Historic Discovery or Pandora’s Box? Scientists Divided Over Creation of Artificial Human Embryos

A human embryo - Sputnik International, 1920, 18.03.2021
According to the results of a study, published on 17 March in the journal Nature Portfolio, model embryos may help scientists to solve issues of infertility, miscarriage and congenital diseases. However, the news also caused ethical concerns.

An international team of scientists, led by researchers from Australia’s Monash University in Melbourne, has created artificial human embryos from skin cells. The news was hailed as a revolutionary breakthrough, which may potentially allow researchers to study the earliest stages of human development.

John Carroll, head of the Monash Biomedicine Discovery Institute, said the discovery was the result of years of experiments. The scientists first took skin cells from adult donors and reprogrammed them into 3D structures, which were similar to human embryos. Researchers dubbed them iBlastoids. Despite similarity iBlastoids have enough differences to prevent them becoming a foetus or baby.

"This will be big news all over the research world, there’s been a lot of interest in trying to get this breakthrough,” said John Carroll.

Ethical Issues

Because of their close similarity to human embryos, iBlastoids can be used to model the first two weeks of embryonic development. As mentioned earlier this introduces the possibility of studying and potentially solving such issues as genetic and congenital diseases and infertility. But it also raises ethical questions.

"I'm sure it makes anyone who is morally serious nervous when people start creating structures in a petri dish that are this close to being early human beings. They're not quite there yet, so that's good. But the more they press the envelope, the more nervous I think anybody would get that people are trying to sort of create human beings in a test tube,” says Dr Daniel Sulmasy, a bioethicist at Georgetown University.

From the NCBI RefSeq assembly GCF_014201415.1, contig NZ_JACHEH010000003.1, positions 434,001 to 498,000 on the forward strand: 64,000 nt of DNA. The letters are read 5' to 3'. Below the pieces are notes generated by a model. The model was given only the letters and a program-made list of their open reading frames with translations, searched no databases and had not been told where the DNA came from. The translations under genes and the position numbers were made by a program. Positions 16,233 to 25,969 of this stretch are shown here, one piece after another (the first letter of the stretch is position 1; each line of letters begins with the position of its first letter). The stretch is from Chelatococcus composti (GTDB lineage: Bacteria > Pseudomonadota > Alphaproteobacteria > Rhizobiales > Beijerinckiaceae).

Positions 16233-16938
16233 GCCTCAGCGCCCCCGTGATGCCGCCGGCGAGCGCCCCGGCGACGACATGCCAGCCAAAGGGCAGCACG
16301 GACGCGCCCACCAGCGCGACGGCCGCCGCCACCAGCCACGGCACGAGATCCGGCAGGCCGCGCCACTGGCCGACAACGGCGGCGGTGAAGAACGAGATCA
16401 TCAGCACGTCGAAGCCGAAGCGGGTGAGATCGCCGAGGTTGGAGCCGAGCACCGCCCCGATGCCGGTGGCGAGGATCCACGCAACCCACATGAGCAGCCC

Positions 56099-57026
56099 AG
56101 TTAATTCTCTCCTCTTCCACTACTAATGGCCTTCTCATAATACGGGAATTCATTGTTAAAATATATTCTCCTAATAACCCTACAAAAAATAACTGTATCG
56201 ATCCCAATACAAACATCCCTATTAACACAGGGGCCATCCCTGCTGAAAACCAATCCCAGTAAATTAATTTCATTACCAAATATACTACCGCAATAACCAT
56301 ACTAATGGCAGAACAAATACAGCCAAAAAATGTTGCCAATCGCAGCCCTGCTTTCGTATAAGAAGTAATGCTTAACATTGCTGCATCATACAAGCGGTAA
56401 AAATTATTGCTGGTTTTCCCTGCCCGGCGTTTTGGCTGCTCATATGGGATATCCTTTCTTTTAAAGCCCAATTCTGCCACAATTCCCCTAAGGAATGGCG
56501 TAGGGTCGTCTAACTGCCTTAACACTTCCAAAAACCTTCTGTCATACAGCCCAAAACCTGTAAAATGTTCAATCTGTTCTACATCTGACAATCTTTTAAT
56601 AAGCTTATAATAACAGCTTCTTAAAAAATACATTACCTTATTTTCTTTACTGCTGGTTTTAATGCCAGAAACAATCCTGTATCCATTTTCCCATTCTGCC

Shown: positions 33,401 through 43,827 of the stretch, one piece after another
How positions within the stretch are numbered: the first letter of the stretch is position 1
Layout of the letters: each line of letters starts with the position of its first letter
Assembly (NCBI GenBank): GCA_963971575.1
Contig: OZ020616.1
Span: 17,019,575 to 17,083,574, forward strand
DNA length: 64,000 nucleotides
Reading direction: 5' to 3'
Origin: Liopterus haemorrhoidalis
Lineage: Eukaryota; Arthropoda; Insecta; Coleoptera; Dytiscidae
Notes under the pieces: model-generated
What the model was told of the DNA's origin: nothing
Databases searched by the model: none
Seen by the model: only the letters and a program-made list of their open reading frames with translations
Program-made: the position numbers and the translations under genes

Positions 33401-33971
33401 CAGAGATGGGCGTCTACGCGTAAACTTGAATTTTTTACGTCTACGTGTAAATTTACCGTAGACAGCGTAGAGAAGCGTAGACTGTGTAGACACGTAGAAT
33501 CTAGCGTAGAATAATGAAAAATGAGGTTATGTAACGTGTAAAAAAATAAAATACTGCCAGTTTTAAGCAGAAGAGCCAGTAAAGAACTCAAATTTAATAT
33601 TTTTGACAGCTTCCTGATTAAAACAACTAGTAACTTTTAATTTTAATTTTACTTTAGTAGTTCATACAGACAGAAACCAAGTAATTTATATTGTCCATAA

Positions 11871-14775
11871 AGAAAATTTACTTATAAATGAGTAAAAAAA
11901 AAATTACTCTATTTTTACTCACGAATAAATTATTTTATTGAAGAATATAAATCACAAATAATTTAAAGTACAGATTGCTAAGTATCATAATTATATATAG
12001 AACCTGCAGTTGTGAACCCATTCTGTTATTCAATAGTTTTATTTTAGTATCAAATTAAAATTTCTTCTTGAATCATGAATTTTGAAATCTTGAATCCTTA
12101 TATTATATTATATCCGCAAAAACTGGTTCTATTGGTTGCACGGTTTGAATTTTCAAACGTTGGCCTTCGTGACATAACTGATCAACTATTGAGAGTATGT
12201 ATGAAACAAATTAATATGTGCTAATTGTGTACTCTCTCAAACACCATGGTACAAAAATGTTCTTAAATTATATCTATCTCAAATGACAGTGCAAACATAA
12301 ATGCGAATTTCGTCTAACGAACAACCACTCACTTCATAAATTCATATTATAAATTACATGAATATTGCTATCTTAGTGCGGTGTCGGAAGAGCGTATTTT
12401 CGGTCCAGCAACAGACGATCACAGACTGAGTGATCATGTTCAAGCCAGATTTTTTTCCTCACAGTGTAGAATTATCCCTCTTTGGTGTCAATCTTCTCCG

Insoo Hyun, a bioethicist at Case Western Reserve University and Harvard University, says there is a need to create new laws, which will guide scientists during further research.

Presently laws prohibit the culture and study of human embryos beyond 14 days. Jose Polo, lead researcher of the study, believes a discussion should be held whether to extend the 14-day limit for iBlastoids given that they are not real human embryos.

Some scientists, however, oppose this idea.

"We could just keep growing these sort-of humans in a test tube and not even considering the fact that they're so close to being human, right?", says Kirstin Matthews, a fellow in science and technology policy at Rice University. "I guess I watch too much sci-fi, because I find it really disturbing."
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